Cortisol is a hormone secreted by the adrenal glands and is also associated with heightened stress levels. Cortisol regulates a wide range of processes throughout the body, including metabolism and the immune system response. There have been numerous studies that have shown that cortisol levels reduce when we sing for pleasure (as opposed to performing, which can be stressful), indicating that singing is a stress-reducing activity.1,2

Dopamine is a neurotransmitter associated with reward and pleasure and therefore an increase in Dopamine can elevate our mood-state. Every time we experience chills or goose-bumps when listening to our favourite track we are giving ourselves a shot of this ‘feel-good’ neurotransmitter.3 When considering putting your favourite sing along playlist together, you may want to add in a few songs that give you goose-bumps.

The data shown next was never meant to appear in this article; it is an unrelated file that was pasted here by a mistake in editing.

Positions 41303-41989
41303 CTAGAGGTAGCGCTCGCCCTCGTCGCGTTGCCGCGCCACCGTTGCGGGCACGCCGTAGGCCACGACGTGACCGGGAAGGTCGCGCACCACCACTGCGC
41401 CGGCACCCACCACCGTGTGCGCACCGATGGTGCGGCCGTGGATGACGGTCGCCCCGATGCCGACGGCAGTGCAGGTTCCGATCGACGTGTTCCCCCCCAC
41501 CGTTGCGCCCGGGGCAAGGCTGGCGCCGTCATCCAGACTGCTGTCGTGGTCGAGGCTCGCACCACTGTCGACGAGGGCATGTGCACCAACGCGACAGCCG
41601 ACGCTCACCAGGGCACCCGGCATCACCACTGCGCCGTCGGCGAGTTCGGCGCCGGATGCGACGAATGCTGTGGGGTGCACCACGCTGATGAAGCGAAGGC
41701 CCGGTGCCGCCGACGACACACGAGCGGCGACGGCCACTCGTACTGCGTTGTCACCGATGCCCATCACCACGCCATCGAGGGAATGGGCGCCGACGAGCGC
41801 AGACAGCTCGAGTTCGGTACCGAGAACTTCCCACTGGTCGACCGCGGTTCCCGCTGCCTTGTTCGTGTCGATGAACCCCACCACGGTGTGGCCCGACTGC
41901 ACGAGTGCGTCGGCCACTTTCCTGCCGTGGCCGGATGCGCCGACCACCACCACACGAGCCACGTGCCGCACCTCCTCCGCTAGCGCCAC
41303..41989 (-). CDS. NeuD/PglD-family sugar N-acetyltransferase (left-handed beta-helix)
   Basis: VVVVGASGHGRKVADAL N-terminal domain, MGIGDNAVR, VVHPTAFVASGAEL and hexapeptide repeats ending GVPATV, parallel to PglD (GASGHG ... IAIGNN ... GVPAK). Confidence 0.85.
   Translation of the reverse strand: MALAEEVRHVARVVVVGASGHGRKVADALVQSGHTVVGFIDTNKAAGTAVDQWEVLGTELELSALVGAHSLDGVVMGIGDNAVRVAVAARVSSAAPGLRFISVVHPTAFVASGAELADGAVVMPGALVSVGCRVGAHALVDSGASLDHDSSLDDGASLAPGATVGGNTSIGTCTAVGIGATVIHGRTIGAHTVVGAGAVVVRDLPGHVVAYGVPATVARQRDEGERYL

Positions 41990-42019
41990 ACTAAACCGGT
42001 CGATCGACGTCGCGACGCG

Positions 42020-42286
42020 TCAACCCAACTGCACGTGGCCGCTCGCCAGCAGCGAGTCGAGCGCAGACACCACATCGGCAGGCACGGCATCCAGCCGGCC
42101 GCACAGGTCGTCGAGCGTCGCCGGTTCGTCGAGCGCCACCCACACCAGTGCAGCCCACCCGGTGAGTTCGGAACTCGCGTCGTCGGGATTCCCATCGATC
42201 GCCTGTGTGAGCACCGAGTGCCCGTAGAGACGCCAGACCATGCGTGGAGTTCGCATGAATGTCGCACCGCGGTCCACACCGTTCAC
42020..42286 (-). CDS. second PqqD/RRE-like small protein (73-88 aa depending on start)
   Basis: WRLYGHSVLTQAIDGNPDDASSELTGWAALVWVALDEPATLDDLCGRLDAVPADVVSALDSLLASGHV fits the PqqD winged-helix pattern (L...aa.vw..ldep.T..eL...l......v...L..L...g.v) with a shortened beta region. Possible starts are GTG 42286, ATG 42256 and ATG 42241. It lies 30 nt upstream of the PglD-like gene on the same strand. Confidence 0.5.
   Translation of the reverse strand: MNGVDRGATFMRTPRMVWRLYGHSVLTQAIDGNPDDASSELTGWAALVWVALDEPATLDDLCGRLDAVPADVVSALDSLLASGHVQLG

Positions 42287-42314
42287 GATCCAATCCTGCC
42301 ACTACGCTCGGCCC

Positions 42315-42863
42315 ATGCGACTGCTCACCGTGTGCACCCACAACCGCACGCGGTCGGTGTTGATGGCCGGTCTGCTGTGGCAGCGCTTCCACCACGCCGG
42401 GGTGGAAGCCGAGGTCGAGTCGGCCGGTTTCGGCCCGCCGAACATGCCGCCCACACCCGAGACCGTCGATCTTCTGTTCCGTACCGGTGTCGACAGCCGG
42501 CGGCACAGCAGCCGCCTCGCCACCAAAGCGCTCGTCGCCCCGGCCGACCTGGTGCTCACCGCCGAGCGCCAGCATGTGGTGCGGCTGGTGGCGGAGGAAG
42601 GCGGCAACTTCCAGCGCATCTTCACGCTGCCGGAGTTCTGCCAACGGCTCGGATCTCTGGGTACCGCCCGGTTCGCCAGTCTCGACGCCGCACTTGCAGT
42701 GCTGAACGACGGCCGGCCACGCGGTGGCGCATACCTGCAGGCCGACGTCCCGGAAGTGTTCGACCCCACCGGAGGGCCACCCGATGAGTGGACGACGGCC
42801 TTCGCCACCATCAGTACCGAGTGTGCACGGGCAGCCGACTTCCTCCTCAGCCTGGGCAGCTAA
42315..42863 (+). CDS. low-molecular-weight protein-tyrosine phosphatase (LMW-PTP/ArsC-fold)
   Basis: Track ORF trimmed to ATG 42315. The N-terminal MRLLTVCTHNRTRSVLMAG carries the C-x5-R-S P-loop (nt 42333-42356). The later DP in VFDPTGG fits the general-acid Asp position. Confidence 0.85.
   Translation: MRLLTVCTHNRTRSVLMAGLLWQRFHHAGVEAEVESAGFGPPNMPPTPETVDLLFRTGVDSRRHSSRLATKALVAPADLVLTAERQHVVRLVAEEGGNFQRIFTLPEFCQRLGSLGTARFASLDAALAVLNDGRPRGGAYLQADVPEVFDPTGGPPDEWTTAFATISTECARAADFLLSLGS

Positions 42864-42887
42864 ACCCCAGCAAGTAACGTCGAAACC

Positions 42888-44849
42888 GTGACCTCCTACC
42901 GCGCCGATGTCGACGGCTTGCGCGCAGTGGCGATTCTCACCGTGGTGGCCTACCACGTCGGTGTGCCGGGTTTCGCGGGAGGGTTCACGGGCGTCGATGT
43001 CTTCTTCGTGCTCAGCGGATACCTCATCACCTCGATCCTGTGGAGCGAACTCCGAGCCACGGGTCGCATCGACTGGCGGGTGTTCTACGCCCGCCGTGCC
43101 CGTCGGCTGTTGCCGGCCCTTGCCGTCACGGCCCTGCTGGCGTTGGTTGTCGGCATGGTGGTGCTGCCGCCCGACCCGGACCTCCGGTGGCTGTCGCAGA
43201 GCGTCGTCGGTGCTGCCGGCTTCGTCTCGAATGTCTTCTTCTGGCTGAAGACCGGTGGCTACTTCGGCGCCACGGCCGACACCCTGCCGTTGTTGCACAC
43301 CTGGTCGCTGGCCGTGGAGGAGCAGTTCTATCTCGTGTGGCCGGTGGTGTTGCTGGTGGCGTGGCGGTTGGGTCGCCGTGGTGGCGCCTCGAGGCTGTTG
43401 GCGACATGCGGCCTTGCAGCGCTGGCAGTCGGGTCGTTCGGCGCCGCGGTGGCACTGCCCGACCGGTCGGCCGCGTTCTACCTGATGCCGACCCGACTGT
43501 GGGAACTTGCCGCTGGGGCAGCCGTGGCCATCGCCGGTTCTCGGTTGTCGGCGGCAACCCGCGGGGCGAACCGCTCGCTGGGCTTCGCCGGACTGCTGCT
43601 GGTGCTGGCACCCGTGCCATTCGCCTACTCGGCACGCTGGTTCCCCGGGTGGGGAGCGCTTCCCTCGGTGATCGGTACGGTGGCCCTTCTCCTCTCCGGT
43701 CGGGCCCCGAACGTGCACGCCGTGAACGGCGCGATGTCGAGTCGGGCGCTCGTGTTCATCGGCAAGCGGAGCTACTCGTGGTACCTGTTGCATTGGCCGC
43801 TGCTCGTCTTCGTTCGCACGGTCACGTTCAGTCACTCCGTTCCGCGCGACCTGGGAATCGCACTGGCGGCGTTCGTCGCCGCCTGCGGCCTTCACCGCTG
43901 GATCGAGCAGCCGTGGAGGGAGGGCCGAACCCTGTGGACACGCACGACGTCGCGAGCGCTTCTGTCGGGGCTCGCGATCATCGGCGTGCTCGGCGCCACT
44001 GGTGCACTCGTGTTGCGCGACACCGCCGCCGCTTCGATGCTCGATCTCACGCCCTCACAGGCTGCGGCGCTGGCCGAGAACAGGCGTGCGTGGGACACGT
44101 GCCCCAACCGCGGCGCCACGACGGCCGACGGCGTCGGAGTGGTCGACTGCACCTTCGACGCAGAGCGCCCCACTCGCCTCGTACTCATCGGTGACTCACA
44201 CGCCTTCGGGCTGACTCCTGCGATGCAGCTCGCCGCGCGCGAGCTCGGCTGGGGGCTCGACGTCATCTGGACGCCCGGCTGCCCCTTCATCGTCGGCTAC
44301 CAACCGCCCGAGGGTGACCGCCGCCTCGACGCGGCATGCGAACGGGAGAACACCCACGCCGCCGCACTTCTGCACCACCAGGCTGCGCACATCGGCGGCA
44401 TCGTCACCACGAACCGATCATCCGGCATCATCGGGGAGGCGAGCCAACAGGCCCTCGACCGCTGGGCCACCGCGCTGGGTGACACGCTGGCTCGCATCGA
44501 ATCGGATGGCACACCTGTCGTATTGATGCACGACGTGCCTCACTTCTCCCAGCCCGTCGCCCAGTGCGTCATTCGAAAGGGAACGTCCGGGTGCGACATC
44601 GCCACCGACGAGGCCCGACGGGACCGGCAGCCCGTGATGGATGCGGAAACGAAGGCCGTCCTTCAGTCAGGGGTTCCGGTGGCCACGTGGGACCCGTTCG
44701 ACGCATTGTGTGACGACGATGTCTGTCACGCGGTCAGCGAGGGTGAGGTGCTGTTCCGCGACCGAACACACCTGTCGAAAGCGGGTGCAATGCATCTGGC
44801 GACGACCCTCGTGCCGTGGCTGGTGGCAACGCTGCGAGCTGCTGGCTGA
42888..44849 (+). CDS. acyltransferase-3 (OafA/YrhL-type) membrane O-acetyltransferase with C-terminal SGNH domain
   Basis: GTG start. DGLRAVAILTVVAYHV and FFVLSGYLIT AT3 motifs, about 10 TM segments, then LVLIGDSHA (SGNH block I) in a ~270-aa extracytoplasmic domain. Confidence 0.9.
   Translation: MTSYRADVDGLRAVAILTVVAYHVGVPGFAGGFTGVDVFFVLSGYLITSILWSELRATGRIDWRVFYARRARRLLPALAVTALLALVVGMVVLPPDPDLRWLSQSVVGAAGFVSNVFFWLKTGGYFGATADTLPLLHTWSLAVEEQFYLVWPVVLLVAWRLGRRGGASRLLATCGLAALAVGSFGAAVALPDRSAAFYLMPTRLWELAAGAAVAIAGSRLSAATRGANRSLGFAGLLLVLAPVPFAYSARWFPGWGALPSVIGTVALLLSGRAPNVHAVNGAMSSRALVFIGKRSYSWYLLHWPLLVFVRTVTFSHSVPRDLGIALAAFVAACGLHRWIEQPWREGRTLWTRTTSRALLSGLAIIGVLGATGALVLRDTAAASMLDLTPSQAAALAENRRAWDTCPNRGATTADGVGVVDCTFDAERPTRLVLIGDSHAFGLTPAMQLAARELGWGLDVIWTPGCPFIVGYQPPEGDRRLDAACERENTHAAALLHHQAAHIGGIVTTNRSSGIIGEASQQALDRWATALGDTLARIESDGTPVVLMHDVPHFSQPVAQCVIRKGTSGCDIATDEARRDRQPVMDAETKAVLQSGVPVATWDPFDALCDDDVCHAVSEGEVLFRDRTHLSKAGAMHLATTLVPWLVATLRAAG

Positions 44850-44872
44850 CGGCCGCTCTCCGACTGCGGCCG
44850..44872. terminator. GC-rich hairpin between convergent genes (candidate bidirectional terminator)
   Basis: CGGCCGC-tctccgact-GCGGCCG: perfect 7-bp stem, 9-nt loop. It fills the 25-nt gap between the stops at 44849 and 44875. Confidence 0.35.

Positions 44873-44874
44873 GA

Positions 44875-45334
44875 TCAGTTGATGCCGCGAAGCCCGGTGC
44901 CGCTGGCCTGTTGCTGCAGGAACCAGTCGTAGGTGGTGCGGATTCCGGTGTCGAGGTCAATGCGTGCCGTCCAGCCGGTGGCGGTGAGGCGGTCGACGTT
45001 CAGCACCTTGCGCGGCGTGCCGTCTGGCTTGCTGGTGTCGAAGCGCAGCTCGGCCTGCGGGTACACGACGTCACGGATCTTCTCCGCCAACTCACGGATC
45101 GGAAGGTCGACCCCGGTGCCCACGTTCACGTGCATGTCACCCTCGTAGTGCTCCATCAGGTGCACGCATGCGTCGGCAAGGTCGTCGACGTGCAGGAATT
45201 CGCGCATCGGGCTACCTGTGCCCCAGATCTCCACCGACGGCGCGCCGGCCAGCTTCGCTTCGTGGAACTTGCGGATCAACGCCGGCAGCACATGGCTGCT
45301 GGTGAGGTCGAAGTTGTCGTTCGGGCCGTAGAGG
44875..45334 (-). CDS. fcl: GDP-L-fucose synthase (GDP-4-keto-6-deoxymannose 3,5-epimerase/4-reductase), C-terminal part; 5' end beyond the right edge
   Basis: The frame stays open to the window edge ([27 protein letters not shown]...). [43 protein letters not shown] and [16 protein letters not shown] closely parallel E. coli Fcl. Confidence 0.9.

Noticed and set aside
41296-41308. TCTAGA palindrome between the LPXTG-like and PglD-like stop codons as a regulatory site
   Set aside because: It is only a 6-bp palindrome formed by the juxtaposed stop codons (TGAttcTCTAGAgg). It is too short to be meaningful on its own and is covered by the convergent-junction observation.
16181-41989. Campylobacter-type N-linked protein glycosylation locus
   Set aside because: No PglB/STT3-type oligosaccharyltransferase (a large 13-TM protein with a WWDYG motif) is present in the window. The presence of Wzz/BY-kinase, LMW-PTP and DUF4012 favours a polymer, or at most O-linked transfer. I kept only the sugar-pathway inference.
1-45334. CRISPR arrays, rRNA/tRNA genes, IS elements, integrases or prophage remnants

Endorphins is a collective name given to groups of hormones secreted within the brain and nervous system that perform a variety of different physiological functions. When released,t hey have a pain reducing and mood lifting effect. It was found that singing, dancing and drumming all trigger endorphin release whereas just listening to music and low energy musical activities do not.4 Basically, if you dance around your bedroom singing into a hairbrush you are much more likely to lift your mood.
Immunoglobulin A